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Texas falls to Arkansas in CWS opener, 11-5

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Photo: Daily Texan

If Texas hopes to make some noise in their first trip to the College World Series since 2014, they will have to do so by going through the loser’s bracket. Sunday’s 11-5 loss to Arkansas in the CWS opener puts the Longhorns in a very tough position, needing 4 straight wins to advance to the Championship Series.

The loss to the Razorbacks drops Texas’ record to 0-3 this season against the old SWC rival. One of the top offenses in the country pounded out 15 hits and pulled away in the 6th inning behind an 8-run outburst against 6 different Texas pitchers.

Here are some thoughts and takeaways from a long day in Omaha:

Pitching

  • Texas starter Nolan Kingham battled through 5 innings, allowing 5 runs on 9 hits while striking out 4 and walking 1. Although the final line wasn’t very good, Kingham looked pretty good for the first 4 innings of his outing. He attacked pretty well with his sinker and flashed a plus slider at times.
    • “Yeah, the pitch count was down, just a couple of balls running away from me and leaving the ball up, and made a few mistakes and they capitalized. And that was it”- Nolan Kingham’s thoughts on his outing
  • The 5th and 6th innings were ultimately his undoing. With one out in the 5th and a runner on first, Kingham appeared to induce what could have been an inning ending double play. A hard groundball to Jake McKenzie was briefly bobbled, but McKenzie recovered and fired to David Hamilton at second base for the force out. Hamilton, who had a little more time than he thought for the return throw, threw wildly of first trying to complete the double play. The throw extended the inning, and Luke Bonfield made Texas pay by blasting a 2-run home run into the LF seats to give Arkansas a 3-2 lead.
  • In the 6th and with the Longhorns still trailing 3-2, Kingham allowed back-to-back singles to open the frame. Despite his starter having only 82 pitches, David Pierce opted to go to the bullpen to call on Parker Joe Robinson, who has been outstanding the entire postseason. That is when things fell apart…
  • Robinson walked both batters he faced to force in a run, which David Pierce even admitted after the game is something he never expected from his right-hander. Robinson entered the contest with 9 walks in 30 ⅔ innings.
    • “Hindsight is a beautiful thing. You look back at that and you would really say should have stuck with Nolan. But Parker Joe hadn’t walked two guys in the entire year back to back and that’s what happened. And it just unraveled.”-Pierce
  • Josh Sawyer then entered the game and promptly walked Eric Cole, forcing home another run.
  • After Cole’s walk, the contest entered a 2 hour and 49 minute rain delay. Once it reached a certain point, it was obvious Sawyer would not be returning to the mound. With the game still within reach at 5-2, David Pierce had a decision to make on who he was going to bring with the bases loaded and nobody out when play resumed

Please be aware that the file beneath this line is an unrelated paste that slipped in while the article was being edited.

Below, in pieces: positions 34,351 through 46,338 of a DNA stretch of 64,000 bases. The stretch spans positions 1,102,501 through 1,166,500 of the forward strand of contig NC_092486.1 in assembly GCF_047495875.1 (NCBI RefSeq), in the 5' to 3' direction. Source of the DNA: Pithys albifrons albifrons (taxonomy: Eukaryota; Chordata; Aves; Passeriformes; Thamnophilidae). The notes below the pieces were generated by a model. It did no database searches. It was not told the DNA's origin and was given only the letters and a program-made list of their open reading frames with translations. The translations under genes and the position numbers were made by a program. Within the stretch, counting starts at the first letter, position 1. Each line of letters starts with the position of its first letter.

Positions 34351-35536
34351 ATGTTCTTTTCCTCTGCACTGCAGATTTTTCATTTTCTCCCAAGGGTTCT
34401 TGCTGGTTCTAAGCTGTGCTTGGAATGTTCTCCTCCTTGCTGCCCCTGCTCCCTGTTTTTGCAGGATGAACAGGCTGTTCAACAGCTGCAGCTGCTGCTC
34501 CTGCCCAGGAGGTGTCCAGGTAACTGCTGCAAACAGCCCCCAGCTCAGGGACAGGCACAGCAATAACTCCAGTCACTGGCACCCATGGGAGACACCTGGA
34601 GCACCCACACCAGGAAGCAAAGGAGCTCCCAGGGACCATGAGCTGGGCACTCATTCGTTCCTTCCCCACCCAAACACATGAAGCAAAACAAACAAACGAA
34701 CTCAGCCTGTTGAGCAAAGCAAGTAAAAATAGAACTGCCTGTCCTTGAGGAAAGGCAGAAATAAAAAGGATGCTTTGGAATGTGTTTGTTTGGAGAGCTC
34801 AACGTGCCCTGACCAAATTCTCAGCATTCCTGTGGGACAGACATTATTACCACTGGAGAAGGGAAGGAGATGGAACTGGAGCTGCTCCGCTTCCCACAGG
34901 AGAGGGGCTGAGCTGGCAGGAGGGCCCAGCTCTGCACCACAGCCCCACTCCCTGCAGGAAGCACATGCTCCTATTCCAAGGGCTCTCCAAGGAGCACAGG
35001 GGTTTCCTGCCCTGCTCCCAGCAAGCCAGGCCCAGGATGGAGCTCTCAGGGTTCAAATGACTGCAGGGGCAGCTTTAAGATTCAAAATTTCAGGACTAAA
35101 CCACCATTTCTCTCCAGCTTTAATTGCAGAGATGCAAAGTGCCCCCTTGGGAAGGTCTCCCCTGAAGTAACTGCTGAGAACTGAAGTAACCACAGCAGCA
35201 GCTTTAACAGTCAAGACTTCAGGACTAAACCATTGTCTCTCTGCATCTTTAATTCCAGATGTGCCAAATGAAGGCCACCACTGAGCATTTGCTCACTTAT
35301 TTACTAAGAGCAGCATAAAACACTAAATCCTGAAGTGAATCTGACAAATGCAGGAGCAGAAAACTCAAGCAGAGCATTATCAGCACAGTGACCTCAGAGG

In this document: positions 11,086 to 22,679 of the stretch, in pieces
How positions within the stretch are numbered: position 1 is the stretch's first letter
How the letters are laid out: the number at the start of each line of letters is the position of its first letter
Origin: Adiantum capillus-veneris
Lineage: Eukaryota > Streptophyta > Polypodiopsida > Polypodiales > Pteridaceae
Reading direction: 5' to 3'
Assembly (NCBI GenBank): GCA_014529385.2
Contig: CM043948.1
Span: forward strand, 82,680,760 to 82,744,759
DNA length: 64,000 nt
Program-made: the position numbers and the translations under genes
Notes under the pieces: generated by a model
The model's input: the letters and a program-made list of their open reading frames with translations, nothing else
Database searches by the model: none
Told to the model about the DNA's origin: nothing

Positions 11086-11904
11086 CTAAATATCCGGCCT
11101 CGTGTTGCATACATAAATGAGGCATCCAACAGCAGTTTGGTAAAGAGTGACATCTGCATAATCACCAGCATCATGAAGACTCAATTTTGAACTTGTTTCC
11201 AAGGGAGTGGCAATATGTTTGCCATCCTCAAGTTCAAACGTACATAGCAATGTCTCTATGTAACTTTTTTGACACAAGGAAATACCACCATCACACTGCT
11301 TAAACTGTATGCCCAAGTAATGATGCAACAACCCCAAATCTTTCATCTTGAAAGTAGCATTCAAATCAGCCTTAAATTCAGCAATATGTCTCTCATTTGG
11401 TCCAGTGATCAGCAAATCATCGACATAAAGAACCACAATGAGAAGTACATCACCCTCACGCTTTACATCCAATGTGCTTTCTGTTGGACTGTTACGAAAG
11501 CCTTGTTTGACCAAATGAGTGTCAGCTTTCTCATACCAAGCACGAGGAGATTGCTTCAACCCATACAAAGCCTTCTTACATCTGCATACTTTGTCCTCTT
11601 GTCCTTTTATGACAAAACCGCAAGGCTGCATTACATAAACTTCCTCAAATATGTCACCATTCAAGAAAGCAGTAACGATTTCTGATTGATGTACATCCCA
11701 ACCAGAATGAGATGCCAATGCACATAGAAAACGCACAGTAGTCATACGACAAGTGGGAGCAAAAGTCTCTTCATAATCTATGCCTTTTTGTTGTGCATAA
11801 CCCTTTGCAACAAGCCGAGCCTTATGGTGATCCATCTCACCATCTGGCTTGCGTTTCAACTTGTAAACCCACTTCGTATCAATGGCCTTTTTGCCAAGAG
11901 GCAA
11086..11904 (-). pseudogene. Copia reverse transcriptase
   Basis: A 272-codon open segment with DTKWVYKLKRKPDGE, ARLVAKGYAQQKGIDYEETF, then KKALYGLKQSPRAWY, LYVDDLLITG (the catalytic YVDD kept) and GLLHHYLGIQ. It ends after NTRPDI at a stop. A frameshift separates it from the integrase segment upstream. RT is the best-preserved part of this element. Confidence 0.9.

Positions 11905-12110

• Pierce chose Chase Shugart, and it did not work out like he would have liked. Shugart allowed back-to-back singles and hit a batter, allowing 3 more runs to score. To Pierce’s credit, he pulled Shuart after 11 pitches, meaning the right-hander should still be in line to start Tuesday’s elimination game. Personally, I didn’t mind the decision. If Shugart were to escape the jam, Texas would have only trailed 5-2 with 3 innings remaining.
    • “No, that’s why he only went 11. The thinking was we’re in a pickle. We need to get our best guy in the game right now. And if we can get it within one run, as far as giving up one run, so it’s a four-run deficit, and then we can tack on runs, maybe two, then we were going to stick with Chase. Otherwise, we were going to get him out, keep him available and move to the next guy, and that’s what we did”- Pierce on the decision to go to Shugart
  • Shugart gave way to Kamron Fields, who recorded two outs but allowed 2 more hits and a walk. Ultimately, Andy McGuire came in finish out the inning, but at that point, the damage was done. Arkansas had 8 men cross the plate and the game was out of reach.

 

Offense

  • Texas had limited success against Arkansas starter Blaine Knight, who admitted after the game he didn’t have his best stuff, but it worked. Knight threw all of his pitches for strikes and kept Texas off-balance.
  • Tate Shaw was the best player on the field for Texas. The centerfielder collected 3 hits, including a triple to the RCF gap in the 3rd that eventually allowed Texas to tie the game at 1.
  • Kody Clemens was held in check. Texas’ best hitter finished the afternoon 1 for 5 with 2 strikeouts. David Hamilton, Duke Ellis and Clemens combined to go 1 for 11 at the top of the order.
  • DJ Petrinsky barely missed a 2-run home run in the top of the 2nd, flying out to the wall in LF. If anything can be taken away from the first three games at the CWS, it is that the ball has to be absolutely crushed for it to go out.

 

Looking Ahead

Texas will now need a win on Tuesday to stave off elimination. Chase Shugart should take the ball for the Longhorns, and all the eyes will be on the Texas pitching staff. The Longhorns had their fair share of struggles offensively against Arkansas, but Texas isn’t going to win many games when allowing 5 walks and 15 hits. The pitching will have to be superb for the Longhorns to have a chance to make it through the loser’s bracket.

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Jameson McCausland is originally from Frisco, Texas, where he grew up a Longhorn fan. His two favorite sports are football and baseball, both of which he covers for HornSports. He enjoys spending time with family and friends in his spare time. Jameson is a graduate of the University of Texas at Austin.

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